The Pacific Northwest is famous for many things. Sunshine, however, is not one of them. My family recently relocated to the area, and I knew the local weather would affect our daily activities. I also knew the weather could affect our health. Along with new rain boots and umbrellas, I made sure my family started vitamin D supplements.
Not just for bones
Vitamin D, along with calcium, is well-known for playing a critical role in building strong bones. Without enough vitamin D, bones will be weak and soft, a disease called rickets. There is now evidence that vitamin D may be important in the health of the immune and cardiovascular systems. Providing your child with correct amounts of vitamin D could also be important in the prevention of heart disease, arthritis, diabetes, lupus and some kinds of cancer.
Milk is not enough
Our skin makes vitamin D when exposed to the sun. With an average of only 65 sunny days per year in Federal Way and the South Sound, where I practice, the sun is not a dependable source of vitamin D for residents. Additionally, clothing and the use of sunscreen interfere with the process. Vitamin D can be found naturally in only a few foods, such as fatty fish (salmon, mackerel, sardines and tuna), egg yolk and beef liver. Milk, yogurt, cereal and orange juice often have vitamin D added to them. Even with fortification, however, it is very difficult to get enough of this essential vitamin from diet alone.
Let’s talk numbers
An infant, child or adolescent generally requires about 400 international units (IU) of vitamin D each day. One cup of milk provides 100 IU of vitamin D, which means a child would need to drink a whopping 32 ounces of vitamin D-fortified milk each day to get the daily recommended dose. Most children can’t drink this amount, nor do many of them have a taste for sardines or beef liver. The American Academy of Pediatrics therefore recommends that 400 IU of vitamin D supplementation be provided daily starting soon after birth.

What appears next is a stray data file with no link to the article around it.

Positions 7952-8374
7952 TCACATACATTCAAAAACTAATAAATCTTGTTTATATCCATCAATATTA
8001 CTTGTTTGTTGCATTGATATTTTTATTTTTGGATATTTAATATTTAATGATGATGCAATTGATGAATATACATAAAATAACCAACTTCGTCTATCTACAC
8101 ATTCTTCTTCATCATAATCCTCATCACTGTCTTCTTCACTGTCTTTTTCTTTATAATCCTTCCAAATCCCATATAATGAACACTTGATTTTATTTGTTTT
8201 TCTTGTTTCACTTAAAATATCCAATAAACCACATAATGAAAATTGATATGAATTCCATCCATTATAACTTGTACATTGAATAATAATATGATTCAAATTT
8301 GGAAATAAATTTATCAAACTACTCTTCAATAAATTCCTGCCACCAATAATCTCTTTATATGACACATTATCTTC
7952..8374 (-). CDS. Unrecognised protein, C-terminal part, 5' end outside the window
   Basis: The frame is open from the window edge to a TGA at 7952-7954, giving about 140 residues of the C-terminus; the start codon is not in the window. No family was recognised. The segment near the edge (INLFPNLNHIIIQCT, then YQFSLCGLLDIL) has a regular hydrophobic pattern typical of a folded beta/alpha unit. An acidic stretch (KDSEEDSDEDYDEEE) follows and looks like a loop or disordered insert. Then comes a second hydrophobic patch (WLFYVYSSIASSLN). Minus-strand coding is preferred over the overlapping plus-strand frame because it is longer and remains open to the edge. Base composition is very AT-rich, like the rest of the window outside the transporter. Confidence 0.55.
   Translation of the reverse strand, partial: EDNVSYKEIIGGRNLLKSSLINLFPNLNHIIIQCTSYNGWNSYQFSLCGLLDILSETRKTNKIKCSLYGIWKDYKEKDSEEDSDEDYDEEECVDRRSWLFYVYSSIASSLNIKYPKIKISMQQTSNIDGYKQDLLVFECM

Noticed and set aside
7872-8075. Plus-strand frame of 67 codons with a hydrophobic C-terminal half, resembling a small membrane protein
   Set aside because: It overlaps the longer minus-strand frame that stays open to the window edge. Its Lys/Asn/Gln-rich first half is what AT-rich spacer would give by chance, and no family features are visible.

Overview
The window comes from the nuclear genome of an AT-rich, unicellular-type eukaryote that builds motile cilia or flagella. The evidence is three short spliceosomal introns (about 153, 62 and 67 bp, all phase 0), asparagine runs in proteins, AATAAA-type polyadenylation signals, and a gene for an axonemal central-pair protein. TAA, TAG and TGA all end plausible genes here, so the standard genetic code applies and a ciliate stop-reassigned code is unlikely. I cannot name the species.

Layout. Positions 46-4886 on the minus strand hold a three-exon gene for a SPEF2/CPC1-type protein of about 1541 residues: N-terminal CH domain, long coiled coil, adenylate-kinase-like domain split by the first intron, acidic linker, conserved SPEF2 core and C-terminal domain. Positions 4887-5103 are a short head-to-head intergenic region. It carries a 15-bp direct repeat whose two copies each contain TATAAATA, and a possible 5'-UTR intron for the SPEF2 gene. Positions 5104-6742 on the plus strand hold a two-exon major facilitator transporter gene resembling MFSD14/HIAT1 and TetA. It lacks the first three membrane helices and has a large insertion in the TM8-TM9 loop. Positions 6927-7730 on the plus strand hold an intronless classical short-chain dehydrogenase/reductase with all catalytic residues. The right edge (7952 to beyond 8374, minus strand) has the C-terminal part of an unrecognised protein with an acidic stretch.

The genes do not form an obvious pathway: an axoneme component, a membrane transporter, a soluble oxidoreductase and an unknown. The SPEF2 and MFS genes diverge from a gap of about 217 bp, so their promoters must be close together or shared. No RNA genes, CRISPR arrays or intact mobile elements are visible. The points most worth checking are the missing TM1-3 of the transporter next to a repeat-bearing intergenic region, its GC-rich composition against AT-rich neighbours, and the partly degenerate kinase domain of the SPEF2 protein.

Vitamin D supplements come in many forms and can be found at your local grocery store, pharmacy or vitamin supply store. For infants and children under the age of 3, vitamin drops are used. Chewable vitamins are generally given to children over the age of 3. Most multivitamins for children include the recommended daily dose.
As long as my children call the Pacific Northwest home, I’ll make sure they get 400 IU of the sunshine vitamin every day. Speak to your pediatrician if you have questions about vitamin D supplementation for your child.
Pediatrician Lauren Athay, MD, is with Virginia Mason Pediatrics in Federal Way. (253) 874-1616.